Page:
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A stunner: John Middlebrook rules on Chad Knaus

   Crew chief Chad Knaus (R) is vindicated, in his NASCAR appeal (Photo: Getty Images for NASCAR)

   By Mike Mulhern


   In a stunning move, John Middlebrook -- NASCAR's ultimate arbiter, in the sport's rather odd judicial appeals system -- ruled Tuesday in favor of Jimmie Johnson's crew chief, Chad Knaus, in the controversial penalty over Johnson's Daytona 500 car.
   The verdict is final.

   Thus the 25-point penalty assessed Johnson and team owner Rick Hendrick (under Jeff Gordon's name) has been overturned. That puts Johnson 11th in Sprint Cup standings heading this week to Fontana, Calif., for Sunday's California 500.
    Thus also the six-race suspension Knaus had been facing has been overturned, as well as a six-race suspension for car chief Ron Malec.
     However Middlebrook, curiously, allowed a $100,000 fine on Knaus to stand. And Middlebrook said both Knaus and Malec will remain on 'probation' until early May.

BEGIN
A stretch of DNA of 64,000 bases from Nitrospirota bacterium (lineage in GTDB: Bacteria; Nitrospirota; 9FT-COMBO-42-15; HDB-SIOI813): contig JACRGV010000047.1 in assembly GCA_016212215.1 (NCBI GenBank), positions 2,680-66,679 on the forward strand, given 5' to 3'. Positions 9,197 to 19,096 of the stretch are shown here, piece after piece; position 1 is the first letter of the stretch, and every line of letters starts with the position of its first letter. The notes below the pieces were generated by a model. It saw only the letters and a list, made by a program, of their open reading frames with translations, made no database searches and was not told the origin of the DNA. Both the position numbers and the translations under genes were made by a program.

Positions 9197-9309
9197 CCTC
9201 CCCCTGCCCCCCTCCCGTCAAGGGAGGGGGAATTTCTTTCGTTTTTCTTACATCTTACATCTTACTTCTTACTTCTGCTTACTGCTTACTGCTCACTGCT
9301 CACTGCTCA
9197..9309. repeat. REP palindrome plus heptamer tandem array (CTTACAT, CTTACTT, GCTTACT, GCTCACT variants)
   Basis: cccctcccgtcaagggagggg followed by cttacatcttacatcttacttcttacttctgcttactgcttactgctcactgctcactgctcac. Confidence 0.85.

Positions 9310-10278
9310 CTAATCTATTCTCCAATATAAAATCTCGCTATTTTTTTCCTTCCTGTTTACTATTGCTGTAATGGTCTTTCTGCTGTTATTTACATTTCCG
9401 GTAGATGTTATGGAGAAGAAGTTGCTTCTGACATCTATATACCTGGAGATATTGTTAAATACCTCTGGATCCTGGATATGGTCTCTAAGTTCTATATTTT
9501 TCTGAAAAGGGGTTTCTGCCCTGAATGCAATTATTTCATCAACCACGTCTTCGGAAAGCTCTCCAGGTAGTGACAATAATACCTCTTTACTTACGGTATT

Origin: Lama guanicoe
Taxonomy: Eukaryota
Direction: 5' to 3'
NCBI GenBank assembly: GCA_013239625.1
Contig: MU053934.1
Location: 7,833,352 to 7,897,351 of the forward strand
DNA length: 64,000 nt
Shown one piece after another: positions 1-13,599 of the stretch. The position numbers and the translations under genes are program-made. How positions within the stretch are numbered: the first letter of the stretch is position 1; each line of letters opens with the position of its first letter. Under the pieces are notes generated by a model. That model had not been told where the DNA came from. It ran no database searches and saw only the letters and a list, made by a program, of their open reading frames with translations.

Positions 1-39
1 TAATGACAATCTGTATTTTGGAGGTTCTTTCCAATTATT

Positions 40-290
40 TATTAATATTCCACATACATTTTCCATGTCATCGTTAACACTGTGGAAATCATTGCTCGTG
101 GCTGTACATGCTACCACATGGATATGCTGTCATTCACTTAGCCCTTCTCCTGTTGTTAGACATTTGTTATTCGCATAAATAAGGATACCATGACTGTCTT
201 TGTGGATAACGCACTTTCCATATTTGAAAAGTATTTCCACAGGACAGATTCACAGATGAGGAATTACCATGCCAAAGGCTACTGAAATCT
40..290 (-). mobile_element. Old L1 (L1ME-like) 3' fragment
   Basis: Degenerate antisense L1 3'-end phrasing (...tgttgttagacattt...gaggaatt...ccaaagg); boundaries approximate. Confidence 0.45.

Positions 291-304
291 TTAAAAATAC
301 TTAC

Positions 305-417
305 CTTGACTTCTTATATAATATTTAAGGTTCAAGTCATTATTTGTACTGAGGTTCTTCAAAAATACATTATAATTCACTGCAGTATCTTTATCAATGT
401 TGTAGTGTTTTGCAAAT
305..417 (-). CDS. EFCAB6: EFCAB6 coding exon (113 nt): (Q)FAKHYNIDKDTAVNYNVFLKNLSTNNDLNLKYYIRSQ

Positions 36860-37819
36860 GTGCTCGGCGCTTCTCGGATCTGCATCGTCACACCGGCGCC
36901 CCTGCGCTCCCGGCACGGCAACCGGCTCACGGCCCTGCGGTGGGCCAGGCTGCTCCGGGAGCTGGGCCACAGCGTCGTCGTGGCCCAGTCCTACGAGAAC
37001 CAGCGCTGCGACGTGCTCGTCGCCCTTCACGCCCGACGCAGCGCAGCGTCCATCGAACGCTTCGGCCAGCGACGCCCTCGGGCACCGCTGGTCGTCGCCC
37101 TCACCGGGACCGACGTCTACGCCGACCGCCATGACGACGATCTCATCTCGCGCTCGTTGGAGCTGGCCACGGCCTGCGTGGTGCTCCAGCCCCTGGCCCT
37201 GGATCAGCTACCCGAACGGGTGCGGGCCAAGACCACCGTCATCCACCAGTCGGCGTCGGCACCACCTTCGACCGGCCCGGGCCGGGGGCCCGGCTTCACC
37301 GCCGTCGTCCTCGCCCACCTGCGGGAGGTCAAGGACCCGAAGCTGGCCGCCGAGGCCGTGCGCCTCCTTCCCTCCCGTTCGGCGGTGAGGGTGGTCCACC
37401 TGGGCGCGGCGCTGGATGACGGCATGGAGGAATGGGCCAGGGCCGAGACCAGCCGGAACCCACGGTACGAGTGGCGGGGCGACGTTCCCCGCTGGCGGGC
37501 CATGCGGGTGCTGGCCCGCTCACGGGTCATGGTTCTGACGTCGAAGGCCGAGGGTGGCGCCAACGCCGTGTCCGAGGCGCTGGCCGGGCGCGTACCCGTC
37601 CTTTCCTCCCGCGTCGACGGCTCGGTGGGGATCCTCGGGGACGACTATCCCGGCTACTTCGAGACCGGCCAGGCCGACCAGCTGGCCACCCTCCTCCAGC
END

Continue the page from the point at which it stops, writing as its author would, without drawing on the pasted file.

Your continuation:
Middlebrook's reasoning was not immediately known, because he did not appear outside NASCAR's R&D center, where the appeal was held, to explain anything.
    Clearly there is a major question about why Middlebrook would overturn the biggest penalties but allow the other penalties to remain: is Knaus guilty or not guilty?
    And what message should NASCAR teams and crew chiefs take from Middlebrook's decision?
   The debate concerned the C-posts of Johnson's Daytona 500 car, when it was first presented for pre-race inspection Friday February 16th, before the February 26th race.
    NASCAR officials insisted those C-posts -- the rear part of the car where the 'opera window' connects to the rear window -- were not legal, even though there is not a specific body template for that part of the car.
    Knaus' defense was that the car in question had been used at both Daytona and both Talladega races in 2011 and passed NASCAR inspections every weekend.